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March 2018 
Thomas L. Mueller 
Lucas and Cavalier, LLC  

The Pennsylvania Superior Court held as a matter of first impression in a recent criminal case that in order to be admitted into evidence, social media posts require authentication in the form of direct or circumstantial evidence tending to corroborate the identity of the author in question. 

In Commonwealth v. Mangel, 2018 WL 1322179 (Pa. Super. 2018), the defendant, Tyler Kristian Mangel (“Mangel”) allegedly assaulted Nathan Cornell at a graduation party on June 26, 2016.  After filing a Motion for Provider to Provide Subscriber Information in order to obtain Mangel’s Facebook records, which was granted, the Commonwealth filed a Motion in Limine to introduce screenshots of certain pages of a Facebook account for “Tyler Mangel,” consisting of undated online and mobile device chat messages and a Facebook screenshot of a photograph of purportedly bloody hands.

At a hearing on the Motion in Limine, the Commonwealth presented the testimony of Detective Anne Styn, who was qualified as an expert in computer forensics.  Detective Styn compared her Facebook search results to certain screenshots she received from the Commonwealth and noted both the screenshots and the Facebook account bore the name “Tyler Mangel” and both listed the account holder as living in Meadville, Pennsylvania and having attended Meadville High School.  Furthermore, Detective Styn testified the Facebook account was verified by a cell phone number belonging to “Stacy Mangel,” who resided at the same address listed in the Criminal Complaint filed against Mangel.  On cross-examination, Detective Styn testified she did not obtain an IP address for the Facebook account (which would have enabled her to determine the specific location from which the posts were made, and the specific computer or network used to post them).

The trial court denied the Motion in Limine and found Mangel did not state the Facebook account was his or that he authored the posts and messages at issue, nor did the Commonwealth introduce subsequent testimony from another knowledgeable person to substantiate the Facebook page belonged to Mangel.  The Commonwealth also failed to indicate the exact time the posts and messages were made, thereby raising questions as to the connection between the posts and messages to the June 26, 2016 incident.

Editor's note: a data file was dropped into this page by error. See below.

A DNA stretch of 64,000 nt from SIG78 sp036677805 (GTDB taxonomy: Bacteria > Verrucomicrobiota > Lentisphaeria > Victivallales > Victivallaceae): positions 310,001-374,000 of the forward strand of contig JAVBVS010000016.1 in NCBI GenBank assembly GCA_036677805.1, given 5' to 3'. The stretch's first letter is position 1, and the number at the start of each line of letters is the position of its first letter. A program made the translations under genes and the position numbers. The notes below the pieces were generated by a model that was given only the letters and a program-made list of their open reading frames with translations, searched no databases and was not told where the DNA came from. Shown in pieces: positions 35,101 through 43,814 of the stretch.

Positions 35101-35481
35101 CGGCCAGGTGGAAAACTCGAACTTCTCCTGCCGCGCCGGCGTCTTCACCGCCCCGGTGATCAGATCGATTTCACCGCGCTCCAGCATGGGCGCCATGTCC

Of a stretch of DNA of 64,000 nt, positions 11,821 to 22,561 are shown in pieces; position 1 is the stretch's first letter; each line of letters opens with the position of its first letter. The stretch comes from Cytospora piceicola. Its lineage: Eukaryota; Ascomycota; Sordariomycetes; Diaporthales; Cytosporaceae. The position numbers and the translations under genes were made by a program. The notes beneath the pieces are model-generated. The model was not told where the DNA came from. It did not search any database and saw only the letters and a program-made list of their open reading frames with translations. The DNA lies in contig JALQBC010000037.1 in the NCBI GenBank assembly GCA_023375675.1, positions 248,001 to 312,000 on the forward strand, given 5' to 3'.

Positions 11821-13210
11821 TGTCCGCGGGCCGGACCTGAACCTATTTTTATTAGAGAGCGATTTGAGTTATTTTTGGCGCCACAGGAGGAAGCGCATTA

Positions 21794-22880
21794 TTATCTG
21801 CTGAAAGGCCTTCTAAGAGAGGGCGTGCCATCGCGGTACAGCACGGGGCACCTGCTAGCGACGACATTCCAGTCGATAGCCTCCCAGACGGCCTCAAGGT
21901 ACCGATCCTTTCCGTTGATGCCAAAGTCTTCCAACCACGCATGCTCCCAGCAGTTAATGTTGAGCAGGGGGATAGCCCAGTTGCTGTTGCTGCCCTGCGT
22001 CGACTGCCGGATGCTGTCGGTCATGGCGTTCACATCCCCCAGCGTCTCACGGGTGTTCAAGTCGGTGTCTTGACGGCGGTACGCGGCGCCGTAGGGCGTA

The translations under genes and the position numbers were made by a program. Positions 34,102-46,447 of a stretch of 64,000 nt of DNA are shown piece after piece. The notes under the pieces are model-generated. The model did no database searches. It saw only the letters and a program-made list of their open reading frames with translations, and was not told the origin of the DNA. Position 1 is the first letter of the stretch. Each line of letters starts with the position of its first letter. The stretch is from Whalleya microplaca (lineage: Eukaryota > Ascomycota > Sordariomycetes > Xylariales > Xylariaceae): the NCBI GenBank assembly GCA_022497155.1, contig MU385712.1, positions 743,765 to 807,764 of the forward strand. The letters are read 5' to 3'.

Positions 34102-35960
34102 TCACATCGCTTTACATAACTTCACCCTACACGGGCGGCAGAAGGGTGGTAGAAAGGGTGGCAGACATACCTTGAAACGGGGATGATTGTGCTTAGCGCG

On appeal, the Superior Court discussed several of its previous decisions, including Commonwealth v. Koch, 39 A.3d 996 (Pa. Super. 2011), aff’d by an equally divided court, 106 A.3d 705 (Pa. 2014).  In Koch, the court was mindful of the challenges presented in authenticating electronic communications, most notably those associated with establishing authorship, in that email addresses and other accounts might be accessed without permission.  Accordingly, the court in Koch held “authentication of electronic communications, like documents, requires more than mere confirmation that the number or address belonged to a particular person.  Circumstantial evidence, which tends to corroborate the identity of the sender, is required.”  Koch, 39 A.3d at 1005.

The Superior Court also took note of the recent case of United States v. Browne, 834 F.3d 403 (3d Cir. 2016), in which the United States Court of Appeals for the Third Circuit addressed the authentication of Facebook chat logs and held “it is no less proper to consider a wide range of evidence for the authentication of social media records than it is for more traditional documentary evidence[, and the] Rules of Evidence provide the courts with the appropriate framework within which to conduct that analysis.”  Browne, 834 F.3d at 412. 

Based on these standards, the Superior Court affirmed the trial court’s order denying the Commonwealth’s Motion in Limine, holding “the proponent of social media evidence must present direct or circumstantial evidence that tends to corroborate the identity of the author of the communication in question, such as testimony from the person who sent or received the communication, or contextual clues in the communication tending to reveal the identity of the sender.” Mangel, 2018 WL 1322179, *6.  In this case, the fact that the Facebook account in question appeared to belong to someone with Mangel’s name and bore the same hometown and high school was insufficient to authenticate the messages at issue as having been authored by Mangel, and the Commonwealth presented no contextual clues in the messages tending to identify Mangel as the sender of the messages. 

In light of the Superior Court’s holding, it is increasingly important for practitioners to obtain, wherever possible, admissions of ownership of social media accounts and email addresses, and to review closely all sides of communications for context clues as circumstantial evidence of authorship.  Finally, every effort should be made to identify IP addresses, geo tags, and any other technical methods of tracking the location and origination of online posts and messages. 

            The attorneys at LUCAS AND CAVALIER, LLC continually monitor updates to these and other areas of law and are available to answer any questions arising from this case.

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